Supporting Indigenous child suicide prevention within classrooms in Canada: Implications for school psychologists and educators
McVittie, J. & Ansloos, J.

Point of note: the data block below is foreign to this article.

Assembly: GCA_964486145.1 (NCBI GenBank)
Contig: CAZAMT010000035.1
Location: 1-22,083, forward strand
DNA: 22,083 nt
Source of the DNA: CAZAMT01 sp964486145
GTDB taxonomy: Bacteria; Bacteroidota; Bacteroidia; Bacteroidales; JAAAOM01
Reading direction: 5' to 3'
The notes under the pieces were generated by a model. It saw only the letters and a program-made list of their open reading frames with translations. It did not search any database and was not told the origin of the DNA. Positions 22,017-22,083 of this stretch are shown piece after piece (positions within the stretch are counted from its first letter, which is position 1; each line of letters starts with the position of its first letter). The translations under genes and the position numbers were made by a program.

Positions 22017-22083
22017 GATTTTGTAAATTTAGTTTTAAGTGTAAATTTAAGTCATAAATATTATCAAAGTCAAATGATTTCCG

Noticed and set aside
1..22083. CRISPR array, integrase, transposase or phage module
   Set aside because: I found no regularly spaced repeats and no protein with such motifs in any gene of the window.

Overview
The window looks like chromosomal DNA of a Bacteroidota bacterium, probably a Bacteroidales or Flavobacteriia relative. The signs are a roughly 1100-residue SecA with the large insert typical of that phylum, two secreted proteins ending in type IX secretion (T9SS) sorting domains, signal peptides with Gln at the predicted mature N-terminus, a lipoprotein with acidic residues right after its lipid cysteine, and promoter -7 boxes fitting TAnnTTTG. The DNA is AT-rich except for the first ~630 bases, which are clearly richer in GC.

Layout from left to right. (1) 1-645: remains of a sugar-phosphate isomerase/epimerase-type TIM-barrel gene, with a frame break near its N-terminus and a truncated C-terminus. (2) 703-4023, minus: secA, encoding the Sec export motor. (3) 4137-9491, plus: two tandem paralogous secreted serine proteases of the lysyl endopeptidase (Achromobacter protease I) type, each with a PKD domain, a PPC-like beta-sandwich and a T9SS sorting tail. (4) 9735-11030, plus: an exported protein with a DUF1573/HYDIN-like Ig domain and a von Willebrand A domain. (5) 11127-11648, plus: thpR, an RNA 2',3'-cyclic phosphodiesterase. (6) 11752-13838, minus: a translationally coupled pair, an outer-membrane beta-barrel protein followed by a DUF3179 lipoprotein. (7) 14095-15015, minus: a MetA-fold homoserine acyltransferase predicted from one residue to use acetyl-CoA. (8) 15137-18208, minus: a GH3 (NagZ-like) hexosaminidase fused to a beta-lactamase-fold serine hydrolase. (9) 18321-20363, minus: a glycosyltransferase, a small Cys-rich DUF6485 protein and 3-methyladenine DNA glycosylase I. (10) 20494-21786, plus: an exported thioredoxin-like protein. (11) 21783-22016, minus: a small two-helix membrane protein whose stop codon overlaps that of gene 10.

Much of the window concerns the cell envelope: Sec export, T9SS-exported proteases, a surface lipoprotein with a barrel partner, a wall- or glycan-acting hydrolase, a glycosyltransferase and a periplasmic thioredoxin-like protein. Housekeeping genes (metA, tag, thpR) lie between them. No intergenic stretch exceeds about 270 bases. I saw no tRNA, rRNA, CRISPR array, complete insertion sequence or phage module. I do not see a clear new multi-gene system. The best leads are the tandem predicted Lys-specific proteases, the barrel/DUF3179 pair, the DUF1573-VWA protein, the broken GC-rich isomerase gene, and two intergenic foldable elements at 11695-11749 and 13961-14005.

Indigenous young people in Canada are disproportionately overrepresented in suicide rates and alarmingly, young children are accounted for in these disparities. Since children spend much of their day at school, schools are a vital context for suicide prevention, identification, and intervention. However, research indicates that educators often report that they feel unprepared to address mental health challenges within the classroom. Indigenous communities are developing community driven responses to suicide that are culturally relevant and strengths based. It is critical that these models are considered when developing such suicide prevention within schools as they diverge from medicalized focused approaches and attend to broader social dimensions. It is imperative that educators and the education system are properly equipped with the training and resources to provide suicide prevention within schools and communities servicing Indigenous children. School psychologists can play an important role in providing this prevention leadership. Through interviews with educators, we learned about the types of supports that are needed within schools to address Indigenous child suicide, and in what ways school psychologists could enhance prevention efforts. Using a reflexive approach to thematic analysis, we identified four main themes related to support needed. Findings are discussed in conversation with the current state of child specific suicide and suicide prevention literature. Applied implications for suicide prevention within schools for Indigenous children, as well as future research and community-based recommendations are considered.